TORONTO — Scott Firth was available for an interview during evenings and weekends.
He wasn’t trying to save money on his phone bill. Firth, who does not turn 18 years old until March, is a Lockview High School student by day and a professional soccer player in his, well, off-hours..
Raised in Windsor Junction, 20 minutes north of Halifax, the new HFX Wanderers signing is one of the Canadian Premier League’s youngest players.
“It’s pretty awesome,” Firth told CanPL.ca. “Once training starts, it will really sink in that this is happening.”
You can’t blame him for needing some time to digest.
Before the CPL came to life last year, Firth was planning to attend a local university after graduating high school. He has enjoyed training stints with famous Portuguese clubs Sporting CP and Benfica in recent years — Sporting told him he was welcome back any time — but his focus was turning to education.
“It’s a big commitment to go to Portugal,” Firth said. “I was more focused on school, because that leads to employment. But once this league was announced and a Halifax team was announced, I knew that there was potential. I really had to try to push to try to make it.”
Fortunately, whenever Firth has had an opportunity to impress influential onlookers, he has taken it.
At 16, he played against 18-year-olds at the Canada Games in Winnipeg. Nova Scotia, whose team also featured Toronto FC youngster Jacob Shaffelburg, were knocked out by eventual winners Ontario on penalties but perhaps more important than results was the opportunity Firth had to play in front of Stephen Hart, who dropped in for a couple of training sessions.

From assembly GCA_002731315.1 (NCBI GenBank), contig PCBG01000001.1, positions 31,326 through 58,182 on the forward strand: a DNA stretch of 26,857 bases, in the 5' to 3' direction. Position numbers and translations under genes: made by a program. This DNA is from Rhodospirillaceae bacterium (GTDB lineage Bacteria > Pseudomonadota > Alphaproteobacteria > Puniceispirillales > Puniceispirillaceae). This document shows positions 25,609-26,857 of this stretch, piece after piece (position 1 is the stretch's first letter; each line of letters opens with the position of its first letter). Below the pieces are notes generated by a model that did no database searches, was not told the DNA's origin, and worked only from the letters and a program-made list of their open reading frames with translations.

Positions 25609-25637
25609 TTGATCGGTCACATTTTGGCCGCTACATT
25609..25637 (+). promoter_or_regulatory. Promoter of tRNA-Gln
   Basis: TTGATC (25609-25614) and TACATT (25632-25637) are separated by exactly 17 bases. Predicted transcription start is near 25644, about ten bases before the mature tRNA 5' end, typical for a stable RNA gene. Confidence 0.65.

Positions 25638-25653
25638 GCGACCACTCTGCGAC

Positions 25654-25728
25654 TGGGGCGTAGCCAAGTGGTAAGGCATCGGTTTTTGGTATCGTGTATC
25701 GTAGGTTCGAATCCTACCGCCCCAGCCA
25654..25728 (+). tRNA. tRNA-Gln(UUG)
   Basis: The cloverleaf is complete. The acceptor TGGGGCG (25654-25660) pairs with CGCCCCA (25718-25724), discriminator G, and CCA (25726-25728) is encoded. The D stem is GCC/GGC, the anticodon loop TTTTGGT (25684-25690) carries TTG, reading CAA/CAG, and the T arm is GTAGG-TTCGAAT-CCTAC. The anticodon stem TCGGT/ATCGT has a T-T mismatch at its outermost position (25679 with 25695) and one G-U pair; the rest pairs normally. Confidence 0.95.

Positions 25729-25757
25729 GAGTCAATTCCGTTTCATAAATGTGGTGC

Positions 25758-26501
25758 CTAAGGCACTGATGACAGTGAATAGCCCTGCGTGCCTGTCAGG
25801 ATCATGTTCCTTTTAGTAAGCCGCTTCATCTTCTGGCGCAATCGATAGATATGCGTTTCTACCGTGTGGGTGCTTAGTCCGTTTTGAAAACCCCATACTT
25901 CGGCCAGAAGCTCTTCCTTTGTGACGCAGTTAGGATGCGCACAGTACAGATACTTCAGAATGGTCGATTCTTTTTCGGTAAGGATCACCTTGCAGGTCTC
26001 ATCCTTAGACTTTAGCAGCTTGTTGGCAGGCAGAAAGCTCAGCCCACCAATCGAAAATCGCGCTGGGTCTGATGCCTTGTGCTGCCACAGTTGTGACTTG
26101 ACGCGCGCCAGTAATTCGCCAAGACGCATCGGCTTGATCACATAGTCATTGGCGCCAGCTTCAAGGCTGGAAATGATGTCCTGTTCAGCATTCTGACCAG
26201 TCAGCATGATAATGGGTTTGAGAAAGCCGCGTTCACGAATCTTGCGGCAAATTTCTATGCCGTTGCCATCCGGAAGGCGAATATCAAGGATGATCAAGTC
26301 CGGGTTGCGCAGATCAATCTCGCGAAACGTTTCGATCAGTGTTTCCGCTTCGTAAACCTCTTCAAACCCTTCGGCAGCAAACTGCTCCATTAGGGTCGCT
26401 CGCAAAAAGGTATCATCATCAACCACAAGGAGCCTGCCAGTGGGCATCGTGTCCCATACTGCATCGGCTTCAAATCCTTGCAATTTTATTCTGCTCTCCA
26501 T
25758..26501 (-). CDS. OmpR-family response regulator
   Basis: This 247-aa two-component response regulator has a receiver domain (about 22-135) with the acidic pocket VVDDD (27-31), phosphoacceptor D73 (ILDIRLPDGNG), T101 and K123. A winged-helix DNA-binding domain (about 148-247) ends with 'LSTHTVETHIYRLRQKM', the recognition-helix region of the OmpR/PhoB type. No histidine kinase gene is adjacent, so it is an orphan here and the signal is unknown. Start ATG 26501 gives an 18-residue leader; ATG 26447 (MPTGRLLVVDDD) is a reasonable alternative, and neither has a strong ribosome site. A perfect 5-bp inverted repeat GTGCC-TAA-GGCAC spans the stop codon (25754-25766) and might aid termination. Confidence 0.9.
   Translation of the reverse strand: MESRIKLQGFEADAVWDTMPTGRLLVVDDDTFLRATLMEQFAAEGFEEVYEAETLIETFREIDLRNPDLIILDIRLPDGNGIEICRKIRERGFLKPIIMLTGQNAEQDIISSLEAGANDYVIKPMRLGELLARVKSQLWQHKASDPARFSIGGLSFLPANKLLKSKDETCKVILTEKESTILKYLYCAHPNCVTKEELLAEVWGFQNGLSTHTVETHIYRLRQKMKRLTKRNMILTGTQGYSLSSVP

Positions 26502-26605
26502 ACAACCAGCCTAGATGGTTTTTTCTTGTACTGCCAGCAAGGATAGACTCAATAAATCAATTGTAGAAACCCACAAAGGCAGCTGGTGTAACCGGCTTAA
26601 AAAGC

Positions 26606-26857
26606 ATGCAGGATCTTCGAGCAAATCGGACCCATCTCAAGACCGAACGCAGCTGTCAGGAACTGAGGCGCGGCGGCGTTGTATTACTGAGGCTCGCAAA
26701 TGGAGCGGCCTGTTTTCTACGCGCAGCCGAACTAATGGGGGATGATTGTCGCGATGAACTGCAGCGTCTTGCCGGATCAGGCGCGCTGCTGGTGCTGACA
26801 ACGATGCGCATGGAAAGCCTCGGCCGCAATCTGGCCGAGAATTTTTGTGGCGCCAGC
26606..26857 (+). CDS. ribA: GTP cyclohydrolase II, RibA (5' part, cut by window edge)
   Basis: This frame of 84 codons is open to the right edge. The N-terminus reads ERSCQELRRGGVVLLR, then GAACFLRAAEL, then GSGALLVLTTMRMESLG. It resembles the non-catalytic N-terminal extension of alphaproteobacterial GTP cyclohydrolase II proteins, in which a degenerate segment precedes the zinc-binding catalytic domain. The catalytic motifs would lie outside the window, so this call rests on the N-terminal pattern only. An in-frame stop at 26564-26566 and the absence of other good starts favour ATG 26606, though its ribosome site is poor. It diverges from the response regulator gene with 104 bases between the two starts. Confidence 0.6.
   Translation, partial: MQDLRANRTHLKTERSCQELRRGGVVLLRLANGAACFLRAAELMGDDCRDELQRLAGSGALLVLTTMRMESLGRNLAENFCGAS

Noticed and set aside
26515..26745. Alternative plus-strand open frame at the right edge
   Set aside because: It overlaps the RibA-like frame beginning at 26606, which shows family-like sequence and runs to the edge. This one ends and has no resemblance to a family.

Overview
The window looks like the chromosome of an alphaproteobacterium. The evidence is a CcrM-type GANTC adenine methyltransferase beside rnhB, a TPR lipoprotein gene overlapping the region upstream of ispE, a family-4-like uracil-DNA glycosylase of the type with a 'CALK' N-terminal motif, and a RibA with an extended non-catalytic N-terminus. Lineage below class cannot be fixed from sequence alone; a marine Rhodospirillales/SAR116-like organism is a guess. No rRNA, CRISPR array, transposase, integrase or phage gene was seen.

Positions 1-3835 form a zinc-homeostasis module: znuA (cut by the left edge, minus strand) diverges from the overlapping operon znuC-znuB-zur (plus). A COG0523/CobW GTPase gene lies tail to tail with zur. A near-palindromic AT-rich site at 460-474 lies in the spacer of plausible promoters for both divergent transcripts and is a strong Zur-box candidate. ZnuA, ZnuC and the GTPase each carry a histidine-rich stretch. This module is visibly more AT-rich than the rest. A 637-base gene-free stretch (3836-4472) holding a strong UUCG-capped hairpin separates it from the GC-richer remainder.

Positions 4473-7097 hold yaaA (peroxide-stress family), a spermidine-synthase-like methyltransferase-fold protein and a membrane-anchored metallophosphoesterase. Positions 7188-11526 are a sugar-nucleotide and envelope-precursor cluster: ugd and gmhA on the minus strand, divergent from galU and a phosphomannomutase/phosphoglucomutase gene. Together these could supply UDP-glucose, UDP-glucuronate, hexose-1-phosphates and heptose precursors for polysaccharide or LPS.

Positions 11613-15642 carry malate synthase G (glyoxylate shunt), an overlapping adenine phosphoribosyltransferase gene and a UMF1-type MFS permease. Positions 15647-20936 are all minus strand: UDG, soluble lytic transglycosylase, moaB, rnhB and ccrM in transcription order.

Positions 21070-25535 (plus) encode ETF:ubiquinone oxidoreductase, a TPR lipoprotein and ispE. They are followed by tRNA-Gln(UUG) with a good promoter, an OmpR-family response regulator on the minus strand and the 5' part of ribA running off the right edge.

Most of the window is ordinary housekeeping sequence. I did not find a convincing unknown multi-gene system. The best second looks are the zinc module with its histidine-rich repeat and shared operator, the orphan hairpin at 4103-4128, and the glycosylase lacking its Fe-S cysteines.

Hart, of course, was to eventually take charge of the Wanderers and Firth is even more familiar with one of his assistants, Michael Hunter.
He credits Hunter, the former technical director of Soccer Nova Scotia, with making a “big impact” on his development at a key time. Hart recalled last month that while he was still the coach of Trinidad & Tobago, Hunter went out of his way to send him a video of Firth.
“He really made me understand the fundamentals of being a centre midfielder,” Firth said of Hunter’s influence. “Usually, with (youth) clubs, it’s not position-specific — it’s more team-oriented and basic.”
The lack of an elite youth club in Nova Scotia from which players can be drawn from is a challenge Hart is wrestling with as he builds his first roster.
DEFYING THE ODDS
Just by getting this far, Firth has defied the odds. He had no particular family background in soccer — his mother played basketball and his father preferred hockey and softball — but was signed up for the Scotia Soccer Club at five years-old. Since 12, he has played for Suburban FC.
“They decided to be a soccer family,” Firth recalled. “It’s completely new.
“I think around the time that we went to Portugal the first time is when we thought, ‘maybe’,” he added of the possibility of making a career out of the sport.
Firth is not here, though, to bask in the improbability of his first contract and enjoy the view from the sideline.
“I’m gonna have to fight for field time but with that 1,000 minutes rule (for under-21 players), that’s obviously very promising,” he said. “I’m not necessarily going to be riding the bench all the time. (To) try to fight for a starting place — that’s the goal.”
That he falls perfectly into the group of young Canadians that will be peaking by the time the 2026 World Cup comes around is not lost on him, either.
“That’s definitely something I’m thinking (about),” Firth admitted. “I’m 17 right now — 2026 is seven years away. That’s pretty much perfect timing and we have a spot because we’re hosting, so it’s kind of a perfect situation.”